25. 25. MOLECULAR PROGRESSION MODEL OF HNSCC CARCINOGENESIS Normal squamous mucosaEGF, EGFROverexpression Squamous hyperplasiaTelomerase activation p16 inactivation DysplasiaPRAD-1 amplification 3p deletion p53 inactivation Carcinoma in-situ 4q, 5q, 8p, 13q deletion Invasive carcinomaMatrix metalloproteinaseOver-expression Metastasis
    26. 26. DNA changes P53, p16, Ki67 immunoexpression in oral scc ( Dragomir LP, et.al, Rom jo morph embry 2012; 53(1)89-93:positivity index- increased for p16tumor invasion- identified with p53, Ki67.Study highlights value of immunostain for p16 in identifying dysplastic lesionPredictive importance of p53, Ki16 markers in identifying aggressive form of tumour.
    27. 27. DNA CHANGES Immunohistochemical p53, Ki16, hTERT in oral scc( Abraho AC et.al.Brazil oral research 2011 Jan-Feb;25(1):34-41: p53 positivity in 93.3% of PMD, 43.3% of OSCC, 80% OEH.
    28. 28. Site of oral cavity Tongue : 35% Floor of mouth: 30% Lower alveolus: 15% Buccal mucosa: 10% Upper alveolus/hard palate: 8% RMT: 2% Lips: lower-93%, upper-5%, commissure- 2%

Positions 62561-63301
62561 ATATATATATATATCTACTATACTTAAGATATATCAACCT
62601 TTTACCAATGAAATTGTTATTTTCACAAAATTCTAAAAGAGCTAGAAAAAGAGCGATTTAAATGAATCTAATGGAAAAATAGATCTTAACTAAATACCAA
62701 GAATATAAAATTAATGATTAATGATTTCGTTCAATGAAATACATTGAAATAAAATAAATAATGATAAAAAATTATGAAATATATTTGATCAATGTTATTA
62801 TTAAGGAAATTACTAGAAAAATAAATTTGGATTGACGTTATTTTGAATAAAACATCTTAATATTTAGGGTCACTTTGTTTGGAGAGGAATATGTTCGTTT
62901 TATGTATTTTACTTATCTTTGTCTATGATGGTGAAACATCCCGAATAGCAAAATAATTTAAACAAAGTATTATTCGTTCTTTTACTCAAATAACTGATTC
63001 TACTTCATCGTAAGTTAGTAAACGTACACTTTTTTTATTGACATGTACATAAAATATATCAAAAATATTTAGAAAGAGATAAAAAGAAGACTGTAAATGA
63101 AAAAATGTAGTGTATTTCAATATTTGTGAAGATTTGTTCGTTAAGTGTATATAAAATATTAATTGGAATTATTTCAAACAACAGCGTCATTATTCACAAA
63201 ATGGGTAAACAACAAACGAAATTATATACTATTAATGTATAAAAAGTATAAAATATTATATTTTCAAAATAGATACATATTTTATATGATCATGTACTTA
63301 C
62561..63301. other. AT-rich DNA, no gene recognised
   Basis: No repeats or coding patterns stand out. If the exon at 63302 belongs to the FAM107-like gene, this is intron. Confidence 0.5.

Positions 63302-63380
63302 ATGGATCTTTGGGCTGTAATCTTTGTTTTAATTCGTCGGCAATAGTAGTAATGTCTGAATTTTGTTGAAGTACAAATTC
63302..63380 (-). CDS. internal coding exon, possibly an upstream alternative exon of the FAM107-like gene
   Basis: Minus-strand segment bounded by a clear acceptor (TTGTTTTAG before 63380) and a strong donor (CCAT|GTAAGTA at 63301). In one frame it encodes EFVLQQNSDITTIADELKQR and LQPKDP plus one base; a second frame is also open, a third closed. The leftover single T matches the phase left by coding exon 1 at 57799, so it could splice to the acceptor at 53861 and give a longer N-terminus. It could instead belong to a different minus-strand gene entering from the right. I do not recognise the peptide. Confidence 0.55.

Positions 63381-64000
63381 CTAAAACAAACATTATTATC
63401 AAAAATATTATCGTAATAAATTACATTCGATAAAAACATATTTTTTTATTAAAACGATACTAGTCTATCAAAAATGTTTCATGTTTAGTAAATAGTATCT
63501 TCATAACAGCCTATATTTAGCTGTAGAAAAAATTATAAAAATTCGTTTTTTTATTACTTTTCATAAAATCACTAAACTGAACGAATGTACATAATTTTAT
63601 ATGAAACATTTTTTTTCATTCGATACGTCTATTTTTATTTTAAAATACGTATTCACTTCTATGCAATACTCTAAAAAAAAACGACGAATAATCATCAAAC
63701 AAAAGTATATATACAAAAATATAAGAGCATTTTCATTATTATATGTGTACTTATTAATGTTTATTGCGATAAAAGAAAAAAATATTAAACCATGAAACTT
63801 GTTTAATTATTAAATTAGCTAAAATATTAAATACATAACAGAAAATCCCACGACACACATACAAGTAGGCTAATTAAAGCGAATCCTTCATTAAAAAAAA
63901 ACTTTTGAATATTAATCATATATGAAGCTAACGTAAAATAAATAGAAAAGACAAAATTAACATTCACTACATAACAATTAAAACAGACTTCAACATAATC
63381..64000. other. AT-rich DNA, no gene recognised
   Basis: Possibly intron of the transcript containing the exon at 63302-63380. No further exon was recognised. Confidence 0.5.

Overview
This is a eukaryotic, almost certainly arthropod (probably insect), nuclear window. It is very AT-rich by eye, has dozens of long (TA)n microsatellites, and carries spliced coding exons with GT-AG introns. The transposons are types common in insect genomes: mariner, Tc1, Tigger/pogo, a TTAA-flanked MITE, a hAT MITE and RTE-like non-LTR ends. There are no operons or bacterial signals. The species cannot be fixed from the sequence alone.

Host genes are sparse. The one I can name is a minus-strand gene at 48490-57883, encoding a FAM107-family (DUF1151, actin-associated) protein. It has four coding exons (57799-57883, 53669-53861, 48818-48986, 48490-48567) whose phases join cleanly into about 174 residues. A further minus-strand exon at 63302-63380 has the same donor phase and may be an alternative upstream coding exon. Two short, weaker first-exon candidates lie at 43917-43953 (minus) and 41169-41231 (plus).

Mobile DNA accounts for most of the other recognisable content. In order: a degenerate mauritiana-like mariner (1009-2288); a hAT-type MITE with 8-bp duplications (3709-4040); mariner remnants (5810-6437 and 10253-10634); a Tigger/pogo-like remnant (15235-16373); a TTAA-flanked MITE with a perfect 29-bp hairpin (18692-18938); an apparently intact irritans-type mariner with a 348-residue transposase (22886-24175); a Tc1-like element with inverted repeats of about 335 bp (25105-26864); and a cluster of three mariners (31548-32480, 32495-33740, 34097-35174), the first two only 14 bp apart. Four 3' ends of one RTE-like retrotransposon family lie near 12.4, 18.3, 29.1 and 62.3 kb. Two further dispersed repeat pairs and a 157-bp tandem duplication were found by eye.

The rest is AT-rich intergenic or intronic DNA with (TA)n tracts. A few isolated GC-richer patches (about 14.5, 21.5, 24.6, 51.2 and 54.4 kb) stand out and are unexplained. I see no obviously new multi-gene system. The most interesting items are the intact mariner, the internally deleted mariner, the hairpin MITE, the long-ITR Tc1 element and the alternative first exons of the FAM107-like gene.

29. 29. Symptoms a sore in the mouth that does not heal (most common symptom) pain in the mouth that doesnt go away (also very common) a persistent lump or thickening in the cheek a persistent white or red patch on the gums, tongue, tonsil, or lining of the mouth a sore throat or a feeling that something is caught in the throat that doesnt go away Increased salivation
    30. 30. More Symptoms difficulty chewing or swallowing difficulty moving the jaw or tongue swelling of the jaw that causes dentures to fit poorly or become uncomfortable loosening of the teeth or pain around the teeth or jaw voice changes a lump or mass in the neck weight loss persistent bad breath
    31. 31. Patient Workup History Clinical examination Investigations